Eating disorders are serious mental illnesses. They are characterized by abnormal, irregular eating habits, and an extreme concern with one’s body weight or shape. There are a number of different manifestations of eating disorders. The various types are listed in the Diagnostic and Statistical Manual of Mental Disorders, Fifth Edition (DSM-5) under the Disorder Class: Feeding and Eating Disorders. The three most common eating disorders are anorexia nervosa, bulimia nervosa and binge-eating disorder. The exact cause behind why individuals develop eating disorders remains unknown, but research has found that it is likely due to a combination of psychological, biological, and environmental factors. Eating disorders can be debilitating and can adversely affect an individual’s emotions, health, and interfere with one’s ability to adequately function in his or her daily. If left untreated, eating disorders can result in severe short and long-term consequences.
There are a variety of treatment options for individuals struggling with eating disorders. In order to secure the most effective treatment it is essential to obtain an accurate diagnosis. Every person is different and will respond distinctly to the various eating disorder treatment methods available. A customized treatment plan will be developed that is specific to each individual so as to ensure all nuanced needs are met. The treatment plan for an individual diagnosed with an eating disorder will be directly informed by several contributing factors, such as: one’s exact diagnosis, how long he or she has been actively engaging in unhealthy eating habits, his or her personal health history, and the presence of any co-morbid disorders. Depending on the needs of the individual, an eating disorder treatment plan could include any combination of the following:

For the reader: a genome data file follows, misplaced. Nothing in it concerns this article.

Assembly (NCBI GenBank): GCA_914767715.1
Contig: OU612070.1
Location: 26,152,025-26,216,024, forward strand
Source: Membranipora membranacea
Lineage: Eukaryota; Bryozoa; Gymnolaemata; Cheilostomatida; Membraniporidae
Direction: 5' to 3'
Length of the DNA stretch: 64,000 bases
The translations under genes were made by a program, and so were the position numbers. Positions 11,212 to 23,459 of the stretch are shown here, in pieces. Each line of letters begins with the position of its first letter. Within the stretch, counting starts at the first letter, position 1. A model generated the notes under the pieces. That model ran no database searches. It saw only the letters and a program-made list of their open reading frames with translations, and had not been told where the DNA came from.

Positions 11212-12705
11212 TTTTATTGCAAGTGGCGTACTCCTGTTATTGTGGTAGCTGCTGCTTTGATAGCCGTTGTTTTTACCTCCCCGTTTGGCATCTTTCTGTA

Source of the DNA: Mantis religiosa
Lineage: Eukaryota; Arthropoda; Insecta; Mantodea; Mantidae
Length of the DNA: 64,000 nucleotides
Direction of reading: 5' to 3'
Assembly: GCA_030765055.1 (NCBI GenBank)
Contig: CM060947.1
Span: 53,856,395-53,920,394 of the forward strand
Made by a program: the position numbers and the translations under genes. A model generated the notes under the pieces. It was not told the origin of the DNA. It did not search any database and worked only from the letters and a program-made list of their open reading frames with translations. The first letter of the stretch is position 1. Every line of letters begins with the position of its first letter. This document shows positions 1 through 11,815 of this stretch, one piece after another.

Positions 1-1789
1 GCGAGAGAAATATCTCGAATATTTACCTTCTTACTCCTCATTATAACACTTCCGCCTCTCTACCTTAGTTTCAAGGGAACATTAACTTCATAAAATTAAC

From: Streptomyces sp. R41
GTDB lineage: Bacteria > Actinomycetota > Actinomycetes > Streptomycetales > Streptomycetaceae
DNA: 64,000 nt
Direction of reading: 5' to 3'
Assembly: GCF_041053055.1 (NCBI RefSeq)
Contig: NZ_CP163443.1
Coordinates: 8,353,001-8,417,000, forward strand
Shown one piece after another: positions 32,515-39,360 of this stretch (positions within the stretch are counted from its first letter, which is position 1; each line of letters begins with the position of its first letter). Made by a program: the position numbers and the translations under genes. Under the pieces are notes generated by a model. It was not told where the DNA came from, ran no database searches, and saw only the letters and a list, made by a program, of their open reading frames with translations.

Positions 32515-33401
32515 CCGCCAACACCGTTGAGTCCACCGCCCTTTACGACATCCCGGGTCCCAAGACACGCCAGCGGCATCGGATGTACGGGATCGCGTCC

- Cognitive behavioral therapy (CBT): can be used to help an individual break unhealthy behavioral patterns associated with his or her eating disorder by identifying and replacing dysfunctional patterns.
- Anorexia nervosa: the FDA (US Food and Drug Administration) has yet to approve any medication specifically for the treatment of anorexia nervosa.
- Bulimia nervosa: the only medication that is approved by the FDA for the treatment of bulimia nervosa is the SSRI (selective serotonin reuptake inhibitors) known as Prozac (generically: fluoxetine).
- Binge-eating disorder: The first medication the FDA approved as treatment from binge eating disorder is called Vyvanse (generically: lisdexamfetamine). Antidepressants such as SSRIs (e.g., Prozac) could be prescribed to reduce the frequency of binge eating episodes. Anticonvulsant medications, such as Topiramate, could be prescribed as a means to reduce the frequency of bingeing episodes.
- Nutritional counseling: to facilitate weight restoration and body-weight management.
- Medical care and/ or medical monitoring: to minimize and mitigate possible medical complications that can arise from eating disorders
- Dialectical behavior therapy (DBT): DBT can benefit an individual diagnosed with an eating disorder by helping to foster self-management skills, lower stress, reduce anxiety, and learn to control destructive eating behaviors.
The goal of treatment for individuals with an eating disorder is to help them find a healthy and sustainable relationship with food. While eating disorders are life-long conditions, with proper treatment, an individual can learn how to effectively manage its symptoms and go on to live a meaningful and fulfilling life.
The information above is provided for the use of informational purposes only. The above content is not to be substituted for professional advice, diagnosis, or treatment, as in no way is it intended as an attempt to practice medicine, give specific medical advice, including, without limitation, advice concerning the topic of mental health. As such, please do not use any material provided above as a means to disregard professional advice or delay seeking treatment.